Industry sector: Manufacturing

Furniture maker: Cash sales

'Cash sales' means any income from your main business activity which is received at the time of sale. For example, if you sell direct to the public you might specify cash with order, make online or mail-order sales where customers pay by credit card, or get paid cash on delivery. You might insist on a deposit if items are made to order - deposits are also Cash sales.

While some of your customers may pay you in cash, remember that Cash sales can also include:

  • debit and credit card payments
  • bank transfers and payments made through online payment services like PayPal and Nochex
  • cheques

To prepare your cash flow, you need to estimate how much income you will receive over the next 12 months, including VAT. To do this you will need to work out how many items of furniture your workshop or factory can produce and how many of these you are likely to sell. You will then have to decide how much of this income will be 'Cash sales' and how much will be income from customers that you invoice. You will also need to decide on any services you might offer, such as re-upholstery or restoration and repair, and how much you will charge for them.

There are a number of things to consider when you make your estimates.

Type of business

Think about the type of furniture making business you want to run:

  • who will your customers be - will you be targeting trade or retail customers, budget-conscious or wealthy buyers, a local or a national (or perhaps an export) market and so on
  • where will your workshop or factory be? Will you have difficulty in finding premises that are large enough in the place where you want to be located
  • will you have a showroom attached to the workshop premises
  • how will you market your furniture ranges? Will you aim to sell your furniture products to the major national multiple retailers or large regional independents, or will you direct sell to consumers by advertising in the press and online - you could consider making online sales through your own website or through a website like eBay or Etsy. Will you need a sales team or freelance selling agents
  • will you mass produce items or will you work on a much smaller craft scale, perhaps producing bespoke items
  • will you subcontract some processes, such as polishing or upholstery work, to specialist finishers or will you be able to undertake these processes in-house

Your furniture ranges

You should already have a pretty good idea about the type of furniture you want to produce. Think about:

  • will you make and sell fitted furniture or free-standing items - or possibly both
  • what range of furniture will you make (for example cabinets, tables, chests of drawers, upholstered items such as sofas and chairs, office furniture and so on)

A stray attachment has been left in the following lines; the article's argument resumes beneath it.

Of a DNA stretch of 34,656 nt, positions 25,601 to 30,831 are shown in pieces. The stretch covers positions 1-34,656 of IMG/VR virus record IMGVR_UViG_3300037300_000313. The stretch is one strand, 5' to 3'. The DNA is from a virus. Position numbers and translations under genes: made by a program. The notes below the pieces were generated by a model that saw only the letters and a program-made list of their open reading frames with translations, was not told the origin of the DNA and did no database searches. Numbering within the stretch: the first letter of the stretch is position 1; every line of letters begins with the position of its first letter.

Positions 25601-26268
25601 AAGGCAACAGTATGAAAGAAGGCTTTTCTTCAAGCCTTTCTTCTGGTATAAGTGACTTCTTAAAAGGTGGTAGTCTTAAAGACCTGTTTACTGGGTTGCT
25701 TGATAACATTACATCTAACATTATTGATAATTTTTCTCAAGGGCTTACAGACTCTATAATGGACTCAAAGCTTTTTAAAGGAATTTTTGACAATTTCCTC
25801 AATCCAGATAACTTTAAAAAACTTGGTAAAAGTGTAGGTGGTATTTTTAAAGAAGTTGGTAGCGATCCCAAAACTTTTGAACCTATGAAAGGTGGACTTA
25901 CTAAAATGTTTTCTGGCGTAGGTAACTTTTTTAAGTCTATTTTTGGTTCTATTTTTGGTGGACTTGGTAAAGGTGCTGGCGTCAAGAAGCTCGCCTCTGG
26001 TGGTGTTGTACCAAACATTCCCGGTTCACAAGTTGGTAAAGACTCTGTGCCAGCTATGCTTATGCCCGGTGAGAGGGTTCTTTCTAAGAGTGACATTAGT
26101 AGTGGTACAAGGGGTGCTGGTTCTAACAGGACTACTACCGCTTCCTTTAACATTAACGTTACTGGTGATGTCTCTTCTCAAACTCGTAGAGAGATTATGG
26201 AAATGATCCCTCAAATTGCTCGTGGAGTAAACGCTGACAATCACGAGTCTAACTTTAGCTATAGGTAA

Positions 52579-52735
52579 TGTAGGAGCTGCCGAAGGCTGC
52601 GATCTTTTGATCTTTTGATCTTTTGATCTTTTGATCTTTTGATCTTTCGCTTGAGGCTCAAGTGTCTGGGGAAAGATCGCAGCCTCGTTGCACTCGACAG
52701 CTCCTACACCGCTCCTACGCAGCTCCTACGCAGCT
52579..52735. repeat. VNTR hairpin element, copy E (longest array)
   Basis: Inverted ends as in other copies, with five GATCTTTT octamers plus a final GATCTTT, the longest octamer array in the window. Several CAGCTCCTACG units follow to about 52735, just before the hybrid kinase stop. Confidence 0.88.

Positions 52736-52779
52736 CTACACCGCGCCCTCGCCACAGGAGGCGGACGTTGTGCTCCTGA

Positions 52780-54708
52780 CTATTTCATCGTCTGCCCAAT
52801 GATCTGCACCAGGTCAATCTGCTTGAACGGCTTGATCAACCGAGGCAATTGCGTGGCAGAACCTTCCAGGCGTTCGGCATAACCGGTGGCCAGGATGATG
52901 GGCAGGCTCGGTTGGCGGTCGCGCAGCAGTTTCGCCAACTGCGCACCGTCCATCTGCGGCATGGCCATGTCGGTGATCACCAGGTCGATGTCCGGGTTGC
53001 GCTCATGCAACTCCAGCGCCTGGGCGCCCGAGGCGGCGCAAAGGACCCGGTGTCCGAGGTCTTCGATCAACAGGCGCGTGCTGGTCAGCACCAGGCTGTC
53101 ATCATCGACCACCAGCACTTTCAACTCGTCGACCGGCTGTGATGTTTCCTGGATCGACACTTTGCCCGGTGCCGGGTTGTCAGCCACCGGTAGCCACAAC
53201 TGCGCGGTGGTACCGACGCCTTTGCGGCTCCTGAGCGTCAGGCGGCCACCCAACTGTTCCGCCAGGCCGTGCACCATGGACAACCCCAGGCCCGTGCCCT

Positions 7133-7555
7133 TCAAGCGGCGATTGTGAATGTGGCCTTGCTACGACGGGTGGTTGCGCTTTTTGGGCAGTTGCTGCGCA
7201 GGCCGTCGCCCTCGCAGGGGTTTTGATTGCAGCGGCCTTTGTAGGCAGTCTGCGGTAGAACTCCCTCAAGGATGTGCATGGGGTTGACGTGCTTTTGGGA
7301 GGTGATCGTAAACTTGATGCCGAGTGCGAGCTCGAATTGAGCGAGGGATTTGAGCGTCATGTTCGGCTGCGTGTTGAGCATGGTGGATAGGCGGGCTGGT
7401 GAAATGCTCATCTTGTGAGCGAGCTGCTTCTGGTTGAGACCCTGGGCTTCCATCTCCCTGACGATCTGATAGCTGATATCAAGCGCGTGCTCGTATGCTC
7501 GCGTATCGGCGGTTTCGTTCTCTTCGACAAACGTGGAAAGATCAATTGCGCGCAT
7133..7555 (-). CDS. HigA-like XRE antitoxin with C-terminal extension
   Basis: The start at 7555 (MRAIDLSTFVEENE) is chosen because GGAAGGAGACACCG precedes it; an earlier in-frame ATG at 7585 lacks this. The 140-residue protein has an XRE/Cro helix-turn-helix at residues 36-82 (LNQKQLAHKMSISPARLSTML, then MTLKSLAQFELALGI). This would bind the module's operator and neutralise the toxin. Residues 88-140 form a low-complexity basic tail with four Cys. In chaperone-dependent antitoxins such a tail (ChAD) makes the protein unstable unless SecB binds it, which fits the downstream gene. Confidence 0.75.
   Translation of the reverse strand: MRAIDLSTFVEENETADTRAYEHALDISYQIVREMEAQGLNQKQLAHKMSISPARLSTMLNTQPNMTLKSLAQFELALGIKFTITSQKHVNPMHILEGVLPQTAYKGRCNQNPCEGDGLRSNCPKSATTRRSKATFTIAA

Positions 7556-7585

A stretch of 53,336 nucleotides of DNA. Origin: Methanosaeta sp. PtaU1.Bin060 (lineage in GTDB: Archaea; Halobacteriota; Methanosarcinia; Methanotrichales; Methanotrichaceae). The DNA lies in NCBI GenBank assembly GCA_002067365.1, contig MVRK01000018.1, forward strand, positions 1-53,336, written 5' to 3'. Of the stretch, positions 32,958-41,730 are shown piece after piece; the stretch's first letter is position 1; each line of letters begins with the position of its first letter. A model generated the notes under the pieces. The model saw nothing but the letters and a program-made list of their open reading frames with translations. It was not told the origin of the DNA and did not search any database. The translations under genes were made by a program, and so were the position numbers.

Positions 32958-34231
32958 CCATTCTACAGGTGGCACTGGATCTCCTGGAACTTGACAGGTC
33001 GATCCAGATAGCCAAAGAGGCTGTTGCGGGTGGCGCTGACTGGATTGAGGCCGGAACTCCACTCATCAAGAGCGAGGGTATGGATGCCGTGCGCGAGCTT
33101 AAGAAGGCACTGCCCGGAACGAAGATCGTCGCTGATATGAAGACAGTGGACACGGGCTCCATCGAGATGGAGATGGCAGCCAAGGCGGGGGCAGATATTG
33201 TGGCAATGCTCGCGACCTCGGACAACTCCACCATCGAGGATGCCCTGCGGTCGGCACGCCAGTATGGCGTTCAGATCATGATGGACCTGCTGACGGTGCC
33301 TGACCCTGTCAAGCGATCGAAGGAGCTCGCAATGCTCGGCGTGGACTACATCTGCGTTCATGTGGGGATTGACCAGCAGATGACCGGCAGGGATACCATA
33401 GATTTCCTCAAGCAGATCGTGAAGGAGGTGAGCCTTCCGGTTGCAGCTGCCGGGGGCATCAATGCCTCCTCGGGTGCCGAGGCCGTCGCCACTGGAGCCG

• will your products be fully assembled or will you go down the flat pack route
  • will you target a certain income group (for example bulk production for the starter home market)
  • will you establish your own, unique brand name or will you produce items for sale by one of the major furniture retailers
  • will you offer bespoke or customised services such as making made-to-measure bedroom furniture
  • what will differentiate your furniture ranges from other, similar products
  • will you design your own ranges or will you need to employ a specialist furniture designer
  • how quickly will you be able to produce items that have been ordered by customers - many people are not prepared to wait too long
  • where will you obtain your timber, raw materials and components from? With more and more people concerned about the environmental and ethical effects of their purchases it could be important for you to obtain your materials from a sustainable source. This can also be an excellent selling point for your business
  • will you take back end-of-life furniture when you sell a new item? If so, how will you dispose of old furniture in an environmentally friendly way. Maybe there will be some parts that you could re-use or recycle
  • how will you monitor quality and wastage

You'll need to consider:

  • which end of the market you are targeting - are you planning to produce cheap ranges in bulk or hand-crafted and bespoke items for a more affluent type of customer
  • whether you will supply stock to retail outlets or will customers have to place an order for your products. In this case you will have to provide display models and, perhaps, a print and online catalogue for your retailer customers
  • whether you are likely to sell approximately the same amount every month or get seasonal peaks - generally speaking furniture sales are highest during the build up to Christmas and in January. Easter can also be a busy period


It's important to get your prices right. Things to consider include:

  • what will your pricing policy be - you must at least be able to cover your costs, overheads and drawings. No matter which sector of the market you plan to target, you should be aware that the furniture industry is very competitive. As a result retailers will put pressure on you to keep your prices low
  • how often will you review your prices
  • will you offer discounts and retrospective rebates to trade customers like retailers who place regular orders

You should be aware that:

  • if you source timber, raw materials and components from overseas your costs will increase if sterling weakens
  • if you plan to produce furniture for the export market you will be at the mercy of currency fluctuations which may mean your products become uncompetitive

To help with your decisions, click on the checkpoints for guidance. Once you have worked out a Cash sales figure add it to the relevant field in your cash flow forecast.